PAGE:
Students often complain that some of their college courses are either too arcane or theoretical to be relevant or useful. However, we business communication instructors face no such negativity and with a few strategic moves can engage students by emphasizing the enduring usefulness of the skills our discipline teaches.
As the new semester nears, the points below will show your students that Business Communication just may be the most important class they take during college.
Stress the breadth of business communication’s reach. Whatever a student’s major, that field will demand competent written and oral communication. Engineers must explain their ideas to non-engineers; economists need to write coherent reports; biologists and other science-related fields routinely apply for grants and communicate with colleagues. Every graduate entering the workforce must possess strong written and oral communication skills. Enter buscom!
Explain the variety of genres taught in the business communication class. Job application letters, résumés, short and long reports, routine communication via text, e-mail, or IM—business communication encompasses many genres that students need to master, making them valuable hires to for-profit organizations or NGOs.
Discuss daily business-related news to show the pervasiveness of the field. The news is full of stories about business—most media have a specific business section. By showing students that business is an integral part of the world, you can further emphasize the importance of buscom class course material.
Relate course assignments to actual on-the-job activities. As you go through the syllabus, show students that course assignments are based on real-world scenarios. Up-to-date textbooks that are well-researched and authoritative (e.g., Guffey/Loewy-authored texts) can help instructors pave the way to using actual business scenarios that further cement the relevance of business communication.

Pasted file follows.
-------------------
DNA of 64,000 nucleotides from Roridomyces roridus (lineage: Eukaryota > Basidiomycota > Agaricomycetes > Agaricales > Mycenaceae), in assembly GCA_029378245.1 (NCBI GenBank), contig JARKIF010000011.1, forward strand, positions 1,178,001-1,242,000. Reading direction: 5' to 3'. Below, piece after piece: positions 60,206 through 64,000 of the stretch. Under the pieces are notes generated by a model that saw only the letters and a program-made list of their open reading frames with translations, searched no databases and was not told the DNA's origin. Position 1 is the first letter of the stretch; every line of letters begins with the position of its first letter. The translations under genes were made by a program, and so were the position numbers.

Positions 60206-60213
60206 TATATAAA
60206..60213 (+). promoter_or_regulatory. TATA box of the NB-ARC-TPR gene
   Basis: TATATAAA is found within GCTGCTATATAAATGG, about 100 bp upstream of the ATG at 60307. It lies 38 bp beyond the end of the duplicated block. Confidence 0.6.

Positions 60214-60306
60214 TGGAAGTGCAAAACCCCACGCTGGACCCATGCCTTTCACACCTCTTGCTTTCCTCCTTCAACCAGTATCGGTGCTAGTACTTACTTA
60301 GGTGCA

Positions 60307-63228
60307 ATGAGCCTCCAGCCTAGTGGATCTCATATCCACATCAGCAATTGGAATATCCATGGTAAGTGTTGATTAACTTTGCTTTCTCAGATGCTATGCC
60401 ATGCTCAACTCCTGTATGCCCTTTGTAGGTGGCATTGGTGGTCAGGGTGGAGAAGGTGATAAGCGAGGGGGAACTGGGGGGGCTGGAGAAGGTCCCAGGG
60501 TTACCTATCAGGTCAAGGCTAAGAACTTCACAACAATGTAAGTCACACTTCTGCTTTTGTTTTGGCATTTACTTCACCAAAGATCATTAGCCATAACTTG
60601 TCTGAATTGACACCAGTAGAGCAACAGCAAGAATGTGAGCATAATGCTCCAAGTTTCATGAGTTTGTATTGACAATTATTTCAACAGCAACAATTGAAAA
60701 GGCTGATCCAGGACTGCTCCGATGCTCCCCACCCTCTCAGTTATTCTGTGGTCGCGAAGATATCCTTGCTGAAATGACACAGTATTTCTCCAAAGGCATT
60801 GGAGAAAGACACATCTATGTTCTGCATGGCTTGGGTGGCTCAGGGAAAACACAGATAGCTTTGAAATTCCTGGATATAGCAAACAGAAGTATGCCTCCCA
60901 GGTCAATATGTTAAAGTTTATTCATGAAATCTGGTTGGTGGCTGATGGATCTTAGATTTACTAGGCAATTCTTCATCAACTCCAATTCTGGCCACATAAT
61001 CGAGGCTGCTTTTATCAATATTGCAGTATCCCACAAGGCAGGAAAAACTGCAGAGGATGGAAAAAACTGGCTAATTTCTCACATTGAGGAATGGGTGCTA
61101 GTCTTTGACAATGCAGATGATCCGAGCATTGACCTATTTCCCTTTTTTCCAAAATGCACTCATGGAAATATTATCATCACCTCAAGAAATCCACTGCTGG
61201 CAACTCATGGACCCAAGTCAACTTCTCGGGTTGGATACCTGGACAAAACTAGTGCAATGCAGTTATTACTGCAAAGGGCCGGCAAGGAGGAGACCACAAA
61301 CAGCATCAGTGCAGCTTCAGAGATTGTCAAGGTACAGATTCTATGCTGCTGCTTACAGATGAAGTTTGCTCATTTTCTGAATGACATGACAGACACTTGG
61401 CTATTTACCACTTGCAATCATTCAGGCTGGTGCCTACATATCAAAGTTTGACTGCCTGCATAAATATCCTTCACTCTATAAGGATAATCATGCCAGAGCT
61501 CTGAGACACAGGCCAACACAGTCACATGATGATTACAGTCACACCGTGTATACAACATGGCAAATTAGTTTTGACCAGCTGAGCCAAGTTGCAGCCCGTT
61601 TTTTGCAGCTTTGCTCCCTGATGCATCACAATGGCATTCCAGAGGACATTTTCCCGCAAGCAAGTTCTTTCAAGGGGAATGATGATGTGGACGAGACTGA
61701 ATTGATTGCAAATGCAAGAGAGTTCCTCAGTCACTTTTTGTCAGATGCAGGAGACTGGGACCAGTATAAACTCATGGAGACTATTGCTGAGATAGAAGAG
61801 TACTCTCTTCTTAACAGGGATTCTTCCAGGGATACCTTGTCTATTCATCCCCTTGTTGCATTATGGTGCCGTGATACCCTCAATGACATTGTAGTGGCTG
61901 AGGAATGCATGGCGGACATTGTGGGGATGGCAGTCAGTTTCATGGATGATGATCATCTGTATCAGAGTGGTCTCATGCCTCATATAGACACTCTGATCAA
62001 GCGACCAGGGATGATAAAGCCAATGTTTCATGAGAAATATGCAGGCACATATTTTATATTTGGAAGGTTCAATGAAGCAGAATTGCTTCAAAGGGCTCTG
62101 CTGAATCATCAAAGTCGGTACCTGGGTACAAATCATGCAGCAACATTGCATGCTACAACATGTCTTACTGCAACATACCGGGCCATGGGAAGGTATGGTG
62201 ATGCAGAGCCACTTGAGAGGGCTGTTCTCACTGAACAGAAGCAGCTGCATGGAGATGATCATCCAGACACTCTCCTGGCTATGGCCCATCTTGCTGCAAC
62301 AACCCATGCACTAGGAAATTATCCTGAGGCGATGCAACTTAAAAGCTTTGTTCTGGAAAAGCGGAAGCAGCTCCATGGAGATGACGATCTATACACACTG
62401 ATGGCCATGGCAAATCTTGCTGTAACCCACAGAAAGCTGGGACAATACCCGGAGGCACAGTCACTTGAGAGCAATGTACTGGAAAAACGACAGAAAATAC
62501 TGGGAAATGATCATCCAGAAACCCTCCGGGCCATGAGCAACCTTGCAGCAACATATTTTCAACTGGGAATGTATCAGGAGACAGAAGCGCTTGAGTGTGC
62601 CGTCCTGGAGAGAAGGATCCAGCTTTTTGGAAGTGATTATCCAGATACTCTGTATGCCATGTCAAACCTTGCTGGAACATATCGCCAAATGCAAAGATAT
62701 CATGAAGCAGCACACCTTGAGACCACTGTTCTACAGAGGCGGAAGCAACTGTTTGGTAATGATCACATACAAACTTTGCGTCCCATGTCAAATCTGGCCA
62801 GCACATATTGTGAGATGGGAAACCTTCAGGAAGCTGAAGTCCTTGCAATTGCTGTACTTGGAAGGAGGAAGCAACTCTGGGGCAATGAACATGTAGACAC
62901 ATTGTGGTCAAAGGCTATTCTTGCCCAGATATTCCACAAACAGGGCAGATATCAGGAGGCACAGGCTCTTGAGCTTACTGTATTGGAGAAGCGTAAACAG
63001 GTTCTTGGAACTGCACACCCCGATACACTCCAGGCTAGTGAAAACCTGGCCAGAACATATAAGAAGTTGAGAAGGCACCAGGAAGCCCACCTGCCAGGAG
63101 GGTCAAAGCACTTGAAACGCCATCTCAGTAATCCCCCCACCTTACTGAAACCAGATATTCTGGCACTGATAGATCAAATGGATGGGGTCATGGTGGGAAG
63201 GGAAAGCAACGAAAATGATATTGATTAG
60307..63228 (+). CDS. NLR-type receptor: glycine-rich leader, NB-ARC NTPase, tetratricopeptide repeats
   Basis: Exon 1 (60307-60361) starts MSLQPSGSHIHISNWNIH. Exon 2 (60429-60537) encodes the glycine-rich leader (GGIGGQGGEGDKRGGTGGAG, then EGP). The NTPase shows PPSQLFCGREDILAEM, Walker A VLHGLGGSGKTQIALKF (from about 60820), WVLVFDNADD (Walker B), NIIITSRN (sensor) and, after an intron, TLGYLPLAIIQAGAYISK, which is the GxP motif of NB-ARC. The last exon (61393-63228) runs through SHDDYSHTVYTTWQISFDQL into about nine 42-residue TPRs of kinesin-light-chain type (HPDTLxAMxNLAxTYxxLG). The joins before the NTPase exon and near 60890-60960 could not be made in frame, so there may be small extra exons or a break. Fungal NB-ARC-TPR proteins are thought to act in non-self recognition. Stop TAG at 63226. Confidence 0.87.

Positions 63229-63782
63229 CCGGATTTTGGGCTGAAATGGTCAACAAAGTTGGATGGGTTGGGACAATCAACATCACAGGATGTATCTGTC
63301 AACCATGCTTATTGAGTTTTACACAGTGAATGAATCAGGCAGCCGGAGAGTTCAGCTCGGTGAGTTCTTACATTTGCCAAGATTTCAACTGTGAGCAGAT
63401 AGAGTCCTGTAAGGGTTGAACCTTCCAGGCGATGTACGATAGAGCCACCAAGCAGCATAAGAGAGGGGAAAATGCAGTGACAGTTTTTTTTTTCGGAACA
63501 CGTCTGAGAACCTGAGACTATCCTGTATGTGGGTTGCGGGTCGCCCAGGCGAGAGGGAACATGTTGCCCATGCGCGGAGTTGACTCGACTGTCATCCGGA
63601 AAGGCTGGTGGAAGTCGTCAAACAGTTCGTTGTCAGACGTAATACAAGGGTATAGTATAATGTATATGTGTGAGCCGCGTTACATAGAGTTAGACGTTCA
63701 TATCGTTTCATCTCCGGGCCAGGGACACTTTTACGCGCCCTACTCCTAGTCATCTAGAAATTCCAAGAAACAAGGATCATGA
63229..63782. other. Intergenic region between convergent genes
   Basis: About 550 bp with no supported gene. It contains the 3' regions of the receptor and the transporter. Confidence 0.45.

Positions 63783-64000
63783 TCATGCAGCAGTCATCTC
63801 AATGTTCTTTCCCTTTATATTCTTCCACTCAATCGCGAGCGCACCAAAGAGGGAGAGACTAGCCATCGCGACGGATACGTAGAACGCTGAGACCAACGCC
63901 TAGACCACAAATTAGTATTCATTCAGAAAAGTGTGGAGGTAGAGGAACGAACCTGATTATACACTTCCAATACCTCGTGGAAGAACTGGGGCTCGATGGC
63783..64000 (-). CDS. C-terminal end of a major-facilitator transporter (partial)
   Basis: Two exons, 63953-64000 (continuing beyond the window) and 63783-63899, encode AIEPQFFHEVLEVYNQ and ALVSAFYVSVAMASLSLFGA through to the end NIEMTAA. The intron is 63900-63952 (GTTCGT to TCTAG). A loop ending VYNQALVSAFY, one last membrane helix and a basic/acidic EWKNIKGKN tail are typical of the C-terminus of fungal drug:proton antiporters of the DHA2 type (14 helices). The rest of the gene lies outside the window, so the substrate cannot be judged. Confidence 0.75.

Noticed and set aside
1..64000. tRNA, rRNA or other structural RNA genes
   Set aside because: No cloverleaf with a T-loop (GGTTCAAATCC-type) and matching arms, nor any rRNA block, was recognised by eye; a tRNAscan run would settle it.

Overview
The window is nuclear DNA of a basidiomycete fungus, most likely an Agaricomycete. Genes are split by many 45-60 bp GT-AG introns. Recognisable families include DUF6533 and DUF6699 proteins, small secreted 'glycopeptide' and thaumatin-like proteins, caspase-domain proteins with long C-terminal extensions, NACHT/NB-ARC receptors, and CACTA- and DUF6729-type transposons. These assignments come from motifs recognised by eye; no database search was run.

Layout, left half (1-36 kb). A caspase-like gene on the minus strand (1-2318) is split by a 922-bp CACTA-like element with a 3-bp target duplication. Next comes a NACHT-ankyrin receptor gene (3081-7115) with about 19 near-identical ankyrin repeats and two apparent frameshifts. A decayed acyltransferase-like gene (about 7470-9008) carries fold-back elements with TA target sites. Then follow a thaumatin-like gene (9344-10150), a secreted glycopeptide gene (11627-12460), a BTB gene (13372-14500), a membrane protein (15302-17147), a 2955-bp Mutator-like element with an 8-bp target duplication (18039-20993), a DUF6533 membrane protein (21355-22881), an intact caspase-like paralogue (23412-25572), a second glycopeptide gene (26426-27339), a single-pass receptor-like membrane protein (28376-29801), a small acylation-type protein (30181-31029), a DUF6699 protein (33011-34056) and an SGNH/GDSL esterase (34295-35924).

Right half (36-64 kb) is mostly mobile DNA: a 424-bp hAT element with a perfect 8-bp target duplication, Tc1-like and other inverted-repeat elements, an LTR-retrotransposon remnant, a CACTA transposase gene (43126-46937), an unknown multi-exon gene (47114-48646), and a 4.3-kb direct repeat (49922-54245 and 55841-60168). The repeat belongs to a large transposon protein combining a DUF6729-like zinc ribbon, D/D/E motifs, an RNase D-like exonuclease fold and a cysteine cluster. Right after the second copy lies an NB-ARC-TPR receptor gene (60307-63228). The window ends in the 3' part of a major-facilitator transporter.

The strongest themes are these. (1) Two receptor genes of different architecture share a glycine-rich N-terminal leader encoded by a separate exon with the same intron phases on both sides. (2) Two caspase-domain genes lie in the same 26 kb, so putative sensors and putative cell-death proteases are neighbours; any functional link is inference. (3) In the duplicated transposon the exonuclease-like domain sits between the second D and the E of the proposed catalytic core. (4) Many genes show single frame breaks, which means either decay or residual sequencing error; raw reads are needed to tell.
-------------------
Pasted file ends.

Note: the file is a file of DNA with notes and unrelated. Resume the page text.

Inform students about celebrity CEOs known for their communication style. Everyone loves a star, and business has its fair share of well-known communicators. Steve Jobs may have driven his staff to their limits, but he had no peer as a communicator of his vision for Apple. Reed Hastings, CEO of Netflix, is known for his written messages to his staff, even penning his own quarterly shareholder reports. These business stars can inspire students.
Distribute testimonials from former students. Testimonials from former students help current students understand what their peers took away from their business communication course.
Share personal experience in the “real world.” Nothing hits home with students like real-life experience. If you have worked or currently work outside of academia, your experiences of using writing skills will capture students’ interest and demonstrate that you speak from experience rather than theory.
One final tip for starting off your course right: Once students have seen the importance of their new course, have them write what they currently know about business communication and what they hope to learn. Ask students to write goals for the semester, and have them return to these goals periodically to remind them why they are studying effective business communication.